The influence of these shows transcends their agenda-setting function. Marty Schram, a frequent participant on "Capital Gang," says, "The talk shows are very influential . . . . The politicians either watch them or have their aides watch them. They want to find out what the public's being told." Schram is not guessing; he, like the other participants, is often approached by politicians and their aides expressing pleasure or displeasure with a discussion they heard on a recent show. Indeed, the White House staff prepares a weekly summary of TV news coverage, including summaries of the roundtables. The Reagan administration regularly fed its loyalists tidbits to use on the shows.

If presidents and congressmen worry about what the participants on the roundtables say, they evidently believe that their constituents around the country take them seriously. "Serious is in the eye of the beholder," says Hodding Carter of "McLaughlin" 's following, "and a lot of people take {McLaughlin} seriously." If many people take even that show seriously, undoubtedly greater numbers take seriously the other more subdued programs that share "The McLaughlin Group" 's basic flaws. For people around the country, the political roundtables serve as a window into public issues and current events. Americans need a better window.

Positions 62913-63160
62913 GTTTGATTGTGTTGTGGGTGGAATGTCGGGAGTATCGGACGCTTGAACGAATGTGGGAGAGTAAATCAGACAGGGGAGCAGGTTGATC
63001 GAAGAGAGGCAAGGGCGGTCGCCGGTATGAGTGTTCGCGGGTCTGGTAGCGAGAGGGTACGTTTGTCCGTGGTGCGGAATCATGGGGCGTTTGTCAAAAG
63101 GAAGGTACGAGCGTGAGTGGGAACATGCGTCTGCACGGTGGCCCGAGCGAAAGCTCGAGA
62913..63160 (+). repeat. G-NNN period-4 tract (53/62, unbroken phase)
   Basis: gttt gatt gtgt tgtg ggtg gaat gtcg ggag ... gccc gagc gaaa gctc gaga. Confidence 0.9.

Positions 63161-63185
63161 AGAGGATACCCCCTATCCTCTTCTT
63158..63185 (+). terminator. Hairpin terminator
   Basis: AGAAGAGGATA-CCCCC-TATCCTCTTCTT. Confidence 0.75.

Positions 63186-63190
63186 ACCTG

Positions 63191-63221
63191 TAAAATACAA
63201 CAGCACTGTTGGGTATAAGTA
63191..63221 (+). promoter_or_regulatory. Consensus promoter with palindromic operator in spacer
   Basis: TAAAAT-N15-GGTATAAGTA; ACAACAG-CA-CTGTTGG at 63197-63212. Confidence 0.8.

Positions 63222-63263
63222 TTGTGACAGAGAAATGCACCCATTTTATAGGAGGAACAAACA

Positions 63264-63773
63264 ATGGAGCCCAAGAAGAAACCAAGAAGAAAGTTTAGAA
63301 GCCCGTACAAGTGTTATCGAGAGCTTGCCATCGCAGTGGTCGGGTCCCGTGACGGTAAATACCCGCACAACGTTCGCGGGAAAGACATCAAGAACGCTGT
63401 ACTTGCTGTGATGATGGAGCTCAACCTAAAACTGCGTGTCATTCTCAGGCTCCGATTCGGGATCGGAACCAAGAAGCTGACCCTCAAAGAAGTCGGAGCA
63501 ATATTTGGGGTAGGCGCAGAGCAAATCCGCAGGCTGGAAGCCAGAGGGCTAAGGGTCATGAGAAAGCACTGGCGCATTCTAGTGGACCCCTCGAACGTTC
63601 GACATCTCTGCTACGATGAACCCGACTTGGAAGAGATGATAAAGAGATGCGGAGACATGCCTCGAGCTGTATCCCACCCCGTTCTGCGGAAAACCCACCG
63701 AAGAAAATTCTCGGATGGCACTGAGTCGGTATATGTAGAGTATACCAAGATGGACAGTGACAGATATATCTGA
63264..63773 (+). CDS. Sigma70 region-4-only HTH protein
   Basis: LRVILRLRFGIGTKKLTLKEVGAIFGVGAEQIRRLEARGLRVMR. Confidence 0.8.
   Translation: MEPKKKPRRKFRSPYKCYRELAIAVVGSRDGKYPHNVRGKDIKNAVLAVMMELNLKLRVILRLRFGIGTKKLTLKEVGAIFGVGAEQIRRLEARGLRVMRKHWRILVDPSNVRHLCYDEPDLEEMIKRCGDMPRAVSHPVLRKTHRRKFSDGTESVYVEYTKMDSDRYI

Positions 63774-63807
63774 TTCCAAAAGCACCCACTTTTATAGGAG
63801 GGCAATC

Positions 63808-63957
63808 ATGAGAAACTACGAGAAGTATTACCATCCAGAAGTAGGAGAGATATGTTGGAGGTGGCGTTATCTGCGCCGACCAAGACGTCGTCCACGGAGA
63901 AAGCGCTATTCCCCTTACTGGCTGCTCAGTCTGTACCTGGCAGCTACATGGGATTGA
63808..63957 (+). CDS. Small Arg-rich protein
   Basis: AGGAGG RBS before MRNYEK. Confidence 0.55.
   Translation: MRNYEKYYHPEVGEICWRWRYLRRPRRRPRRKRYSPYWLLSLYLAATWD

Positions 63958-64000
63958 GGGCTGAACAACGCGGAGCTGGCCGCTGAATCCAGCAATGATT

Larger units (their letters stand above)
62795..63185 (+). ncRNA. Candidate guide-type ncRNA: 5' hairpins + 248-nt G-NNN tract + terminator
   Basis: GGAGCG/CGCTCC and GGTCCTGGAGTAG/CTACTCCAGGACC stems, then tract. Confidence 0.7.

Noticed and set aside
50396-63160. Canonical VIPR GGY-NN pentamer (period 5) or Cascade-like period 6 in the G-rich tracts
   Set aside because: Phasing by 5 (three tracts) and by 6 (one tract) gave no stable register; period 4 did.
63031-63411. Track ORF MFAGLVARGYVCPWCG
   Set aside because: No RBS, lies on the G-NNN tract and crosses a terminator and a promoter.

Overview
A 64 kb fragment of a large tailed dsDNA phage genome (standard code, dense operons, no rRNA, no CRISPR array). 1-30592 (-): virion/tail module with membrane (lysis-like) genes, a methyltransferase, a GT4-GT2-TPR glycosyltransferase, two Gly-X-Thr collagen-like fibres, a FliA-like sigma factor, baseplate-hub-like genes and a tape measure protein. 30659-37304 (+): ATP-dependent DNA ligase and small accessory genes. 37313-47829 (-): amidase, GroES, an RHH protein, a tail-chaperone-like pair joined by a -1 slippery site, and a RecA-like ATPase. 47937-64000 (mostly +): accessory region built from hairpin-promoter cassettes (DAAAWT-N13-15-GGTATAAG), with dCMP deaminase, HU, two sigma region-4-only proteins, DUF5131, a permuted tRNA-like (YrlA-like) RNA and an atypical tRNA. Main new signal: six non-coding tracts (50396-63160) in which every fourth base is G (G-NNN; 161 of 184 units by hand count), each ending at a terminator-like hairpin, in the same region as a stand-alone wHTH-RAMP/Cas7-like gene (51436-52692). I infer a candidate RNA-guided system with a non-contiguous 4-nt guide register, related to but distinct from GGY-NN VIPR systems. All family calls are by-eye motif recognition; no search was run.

Roundtable political programs seem like a perfect way for television to serve democracy -- exposing Americans to top analysts wrestling with major issues. As William F. Buckley Jr., host of "Firing Line," aptly observes, "Interesting journalists are always . . . worth listening to. They combine the passions of late-night sessions at college with experience gained as professional observers of the political scene."

Thus, TV opinion journalism was a commendable development. But somewhere it went wrong.